Pine-Strawberry Residents Hang Tough In Face Of Fire

Advertisement

The communities of Pine and Strawberry were under a pre-evacuation alert, but amid the pall of smoke, many fire-hardened residents went about their business undaunted Wednesday afternoon.

Repeatedly threatened by wildfires -- including the Willow and the Webber fires just last summer, Pine and Strawberry residents seem to have developed a fatalistic, yet optimistic perspective.

"The Willow Fire looked much worse last year," Chris Walsh said as he loaded pine needles and other debris into a trailer. "There was constant ash falling. The skies were red. It looked like hell up here. This one's not quite so worrisome yet."

At the fire station in Strawberry, firefighters stood outside watching the sky as they waited for the Cave Creek Complex fire to make its move. One snapped digital photos of the dark red sun filtering through the smoke overhead.

Pine-Strawberry firefighters Ray Groves and Stacy Parkerson admitted they were packed and ready to evacuate. But Parkerson added it was only because they wouldn't have time if the fire jumped the East Verde River and reached the evacuation trigger point.

"If it comes down to having to do something, we can't go home," she said. "We have to be ready before being ready."

Down the road at the senior center thrift shop in Pine, a sign announced it was half-price day. Inside, it was business as usual as eight or 10 shoppers and employees went about their business.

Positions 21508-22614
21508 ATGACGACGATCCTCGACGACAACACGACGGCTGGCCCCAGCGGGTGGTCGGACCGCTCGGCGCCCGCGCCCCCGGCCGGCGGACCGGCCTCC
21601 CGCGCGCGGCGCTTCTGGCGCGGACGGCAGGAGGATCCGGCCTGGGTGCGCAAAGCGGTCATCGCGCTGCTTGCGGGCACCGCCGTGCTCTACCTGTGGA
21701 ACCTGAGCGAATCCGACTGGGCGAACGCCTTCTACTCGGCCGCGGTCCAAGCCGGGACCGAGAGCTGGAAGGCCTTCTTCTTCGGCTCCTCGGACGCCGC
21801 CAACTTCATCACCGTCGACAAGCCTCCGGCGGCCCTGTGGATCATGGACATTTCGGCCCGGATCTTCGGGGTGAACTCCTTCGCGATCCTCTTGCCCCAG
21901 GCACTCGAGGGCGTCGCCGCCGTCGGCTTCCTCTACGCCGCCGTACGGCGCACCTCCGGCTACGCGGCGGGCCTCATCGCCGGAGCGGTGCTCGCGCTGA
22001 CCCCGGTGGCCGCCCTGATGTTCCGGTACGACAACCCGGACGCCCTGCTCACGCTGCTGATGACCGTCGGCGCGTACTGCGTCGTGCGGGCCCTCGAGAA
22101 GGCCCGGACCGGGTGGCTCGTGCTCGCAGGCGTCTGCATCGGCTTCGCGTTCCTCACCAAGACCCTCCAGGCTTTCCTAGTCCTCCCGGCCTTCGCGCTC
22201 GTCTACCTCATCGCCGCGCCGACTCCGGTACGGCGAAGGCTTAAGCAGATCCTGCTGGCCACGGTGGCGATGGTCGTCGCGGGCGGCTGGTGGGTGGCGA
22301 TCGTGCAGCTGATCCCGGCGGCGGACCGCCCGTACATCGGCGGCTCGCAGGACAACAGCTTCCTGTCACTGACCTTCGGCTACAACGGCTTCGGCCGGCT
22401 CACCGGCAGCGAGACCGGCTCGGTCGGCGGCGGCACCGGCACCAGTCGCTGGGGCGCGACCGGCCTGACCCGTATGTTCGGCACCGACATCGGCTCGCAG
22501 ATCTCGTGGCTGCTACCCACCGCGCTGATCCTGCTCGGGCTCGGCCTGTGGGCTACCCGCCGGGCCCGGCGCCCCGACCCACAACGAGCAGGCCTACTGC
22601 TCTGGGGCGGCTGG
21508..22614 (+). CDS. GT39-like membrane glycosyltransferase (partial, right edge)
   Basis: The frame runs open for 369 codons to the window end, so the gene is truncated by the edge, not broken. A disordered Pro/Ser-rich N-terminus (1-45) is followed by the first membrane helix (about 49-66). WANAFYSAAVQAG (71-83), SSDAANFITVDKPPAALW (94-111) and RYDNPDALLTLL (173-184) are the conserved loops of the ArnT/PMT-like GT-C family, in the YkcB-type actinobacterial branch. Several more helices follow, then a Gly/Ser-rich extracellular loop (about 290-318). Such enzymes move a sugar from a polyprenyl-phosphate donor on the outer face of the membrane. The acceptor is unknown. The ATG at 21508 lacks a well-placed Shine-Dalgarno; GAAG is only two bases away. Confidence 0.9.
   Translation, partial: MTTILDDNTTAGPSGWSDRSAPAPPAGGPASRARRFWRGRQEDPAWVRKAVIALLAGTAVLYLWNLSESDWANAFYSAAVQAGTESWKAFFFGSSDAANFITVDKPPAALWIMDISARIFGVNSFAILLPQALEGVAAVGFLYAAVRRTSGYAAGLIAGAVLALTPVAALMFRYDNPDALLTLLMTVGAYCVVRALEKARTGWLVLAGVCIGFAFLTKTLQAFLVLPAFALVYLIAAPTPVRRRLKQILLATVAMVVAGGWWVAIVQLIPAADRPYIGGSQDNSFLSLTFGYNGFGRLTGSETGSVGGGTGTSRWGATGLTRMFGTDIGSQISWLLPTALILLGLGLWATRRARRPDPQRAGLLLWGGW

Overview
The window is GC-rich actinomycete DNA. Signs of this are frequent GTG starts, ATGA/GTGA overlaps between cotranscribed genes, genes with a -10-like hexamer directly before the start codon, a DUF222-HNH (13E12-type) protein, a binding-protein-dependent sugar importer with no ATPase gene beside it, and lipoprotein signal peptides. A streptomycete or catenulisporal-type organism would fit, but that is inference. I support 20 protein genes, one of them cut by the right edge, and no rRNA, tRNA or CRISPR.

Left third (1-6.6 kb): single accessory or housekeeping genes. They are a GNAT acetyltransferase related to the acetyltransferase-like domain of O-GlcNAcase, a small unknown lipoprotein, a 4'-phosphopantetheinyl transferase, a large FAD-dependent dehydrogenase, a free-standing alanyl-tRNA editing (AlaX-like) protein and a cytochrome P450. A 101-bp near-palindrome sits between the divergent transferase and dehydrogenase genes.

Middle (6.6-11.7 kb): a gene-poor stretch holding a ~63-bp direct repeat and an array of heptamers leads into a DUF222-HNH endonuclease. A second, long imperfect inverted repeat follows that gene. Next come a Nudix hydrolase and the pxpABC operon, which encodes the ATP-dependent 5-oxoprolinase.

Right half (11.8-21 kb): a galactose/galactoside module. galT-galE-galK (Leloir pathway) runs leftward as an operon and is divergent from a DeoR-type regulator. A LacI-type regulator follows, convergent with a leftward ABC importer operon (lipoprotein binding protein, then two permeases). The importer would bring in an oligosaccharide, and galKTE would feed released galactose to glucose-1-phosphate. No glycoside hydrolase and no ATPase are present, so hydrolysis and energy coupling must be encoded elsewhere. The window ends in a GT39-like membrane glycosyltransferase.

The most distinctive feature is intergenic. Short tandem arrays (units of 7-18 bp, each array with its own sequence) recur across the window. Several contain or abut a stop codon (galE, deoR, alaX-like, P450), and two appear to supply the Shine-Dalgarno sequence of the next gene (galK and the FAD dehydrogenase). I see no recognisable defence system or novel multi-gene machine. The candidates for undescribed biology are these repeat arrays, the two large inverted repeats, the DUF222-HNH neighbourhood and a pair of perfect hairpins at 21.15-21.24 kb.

photo

Coping with the smoke blanketing their community has been a challenge for people in Pine-Strawberry. Nico Costanzo of Glendale attended the fire information meeting Wednesday evening with his grandparents.

Capitola Sutter, a volunteer clerk, admitted she was a little afraid, but was taking a possible evacuation in stride.

"I have people I can stay with in Star Valley or the Valley," she said.

Pat Lawson, a customer, said she was packed and ready to go.

"We're just waiting, and, you know, it really doesn't bother me. If it happens, it happens.

"It's hard when the smoke gets bad, because you have a hard time breathing. But if we have to leave, they'll take care of us."

Other customers joked about the irony of shopping for new possessions at the very time they probably should be home sorting through the ones they have. But it was half-price day at the thrift store, and nothing -- not even a fire on their very doorstep -- was going to keep them away.

To some it might seem foolhardy, but it had to be the same spirit in the face of adversity that served the pioneers who settled these two historic communities decades ago.

Commenting has been disabled for this item.